As we move into autumn, a number of wild animals will settle down and hibernate for the winter. Hibernation is a topic that young children will cover early on in their schooling, but there's nothing to stop you giving them a head start and talk with them about hibernation yourself.
The topic introduces changes in seasons as well as different animals. You may or may not be familiar with animals that hibernate. In the UK you can expect the following to hibernate during winter:-
Many insect also hibernate, including:-
Some animals hibernate in their natural habitat but do not in a domestic setting, such as hamsters and mice.
Some insects survive the winter in different forms, either as eggs (only hatching in the spring), nymphs, larvae or pupae - none of which technically hibernate.
Use the internet with your little ones to find pictures of animals that hibernate, talk about how these animals and insects sleep during the winter, and learn what they all look like.
Using technology to teach and inspire children is vital in this day where computers are commonplace, digital gadgets are all over the place and technology is so much more accessible.
Many children have their own toy cameras now, which is great to see the world through the eyes of the children.
However, you can try to give the camera usage a little more direction by setting the children photography projects such as:-
- Things that make me happy (ice cream, friends)
- Things that are brightly coloured (coat, bike)
- Things that don't belong here (litter dropped on the pavement etc.)
- Things that are beautiful (nature, trees)
- Things featuring numbers (shop phone number, house number)
- Things featuring letters (road names, signs)
- Things we need (post boxes, front doors)
- People I love... etc.
You could set the challenge of photographing things that begin with the alphabet letters.
- Find an Apple, Bed, Cup, Desk, Egg, Fence etc.
- Find various colours: find find 5 red items.
- Find a certain number of things: find 3 socks, 2 teddies etc.
When the pictures are taken, show the children how to load the images onto the computer. Describe what happens as you flick through the pictures and sort them. Show them how you print them and trim to size etc. You could then create a booklet displaying the images in order and writing the appropriate letter on each page.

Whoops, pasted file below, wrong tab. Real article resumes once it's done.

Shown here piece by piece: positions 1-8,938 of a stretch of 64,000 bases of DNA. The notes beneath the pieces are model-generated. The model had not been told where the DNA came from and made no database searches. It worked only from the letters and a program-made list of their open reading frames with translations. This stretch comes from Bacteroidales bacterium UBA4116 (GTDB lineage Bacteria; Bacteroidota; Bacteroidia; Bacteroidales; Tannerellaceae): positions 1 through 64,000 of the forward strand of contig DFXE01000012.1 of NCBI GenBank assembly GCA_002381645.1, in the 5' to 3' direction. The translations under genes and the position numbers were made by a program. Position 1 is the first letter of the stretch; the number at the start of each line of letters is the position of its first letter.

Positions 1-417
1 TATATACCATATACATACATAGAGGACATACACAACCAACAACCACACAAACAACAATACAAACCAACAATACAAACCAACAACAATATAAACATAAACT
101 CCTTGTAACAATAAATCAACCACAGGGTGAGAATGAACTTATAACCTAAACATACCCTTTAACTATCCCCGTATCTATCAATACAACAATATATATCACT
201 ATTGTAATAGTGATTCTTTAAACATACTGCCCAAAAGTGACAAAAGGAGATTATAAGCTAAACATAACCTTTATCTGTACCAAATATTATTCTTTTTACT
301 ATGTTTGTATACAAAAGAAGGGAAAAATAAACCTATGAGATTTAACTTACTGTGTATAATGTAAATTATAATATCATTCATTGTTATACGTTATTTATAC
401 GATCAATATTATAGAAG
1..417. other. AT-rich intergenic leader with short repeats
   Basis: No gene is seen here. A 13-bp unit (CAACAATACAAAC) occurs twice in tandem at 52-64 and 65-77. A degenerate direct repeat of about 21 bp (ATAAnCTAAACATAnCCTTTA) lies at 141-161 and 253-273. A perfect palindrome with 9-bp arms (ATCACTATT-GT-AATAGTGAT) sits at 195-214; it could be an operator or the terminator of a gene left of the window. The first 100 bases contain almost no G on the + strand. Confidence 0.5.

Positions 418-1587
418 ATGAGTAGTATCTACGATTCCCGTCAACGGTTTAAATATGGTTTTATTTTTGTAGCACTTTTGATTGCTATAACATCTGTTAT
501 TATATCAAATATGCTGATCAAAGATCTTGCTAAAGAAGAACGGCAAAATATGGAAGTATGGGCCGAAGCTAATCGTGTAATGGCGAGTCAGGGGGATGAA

It's never too early to introduce your toddlers to science - you don't call it science, of course, but there are plenty of fun activities that you can do to help build an understanding of the world around them. Here are a few ideas:-
Weather: Create a series of card pictures for different types of weather, and a picture for each of the seasons. Each morning look at the weather and put the appropriate weather and season pictures up on the wall.
Faces: Create a large picture of a head and then create a series of different eyes, noses, mouths, ears, eyebrows, hair and pairs of glasses. Have your toddler create faces, placing features in the right place. Discuss different coloured eyes, different shaped features and talk about what glasses are for.
Planting: Buy some cress or mung beans, plant them in a plastic pot, water them and watch them grow. Have your child chart the progress each day as they germinate and shoot up. Discuss the ways that they change each day, draw how they look and at the end, make a sandwich and enjoy them! Talk about how healthy they are and that good food makes you grow.
Colours: Show how mixing finger paints creates different colours. Create swirling patterns on paper by pouring on generous amounts of paint and swirling with your finger.
Growing: Use a wall to mark the height of your children. Have them stand against the wall, make a pencil mark at the height they stand and measure how tall they are. Add a date, and repeat on the first day of each month. Sometimes you'll see almost no difference, other months you might notice change. Over a prolonged time you will see how they grow. Discuss what makes you grow and the concept that your little ones are growing into big children.
These are just a few ideas, there are hundreds more activities that you can undertake with your toddlers to get them used to the concepts of science, and to spark an interest in the world around them.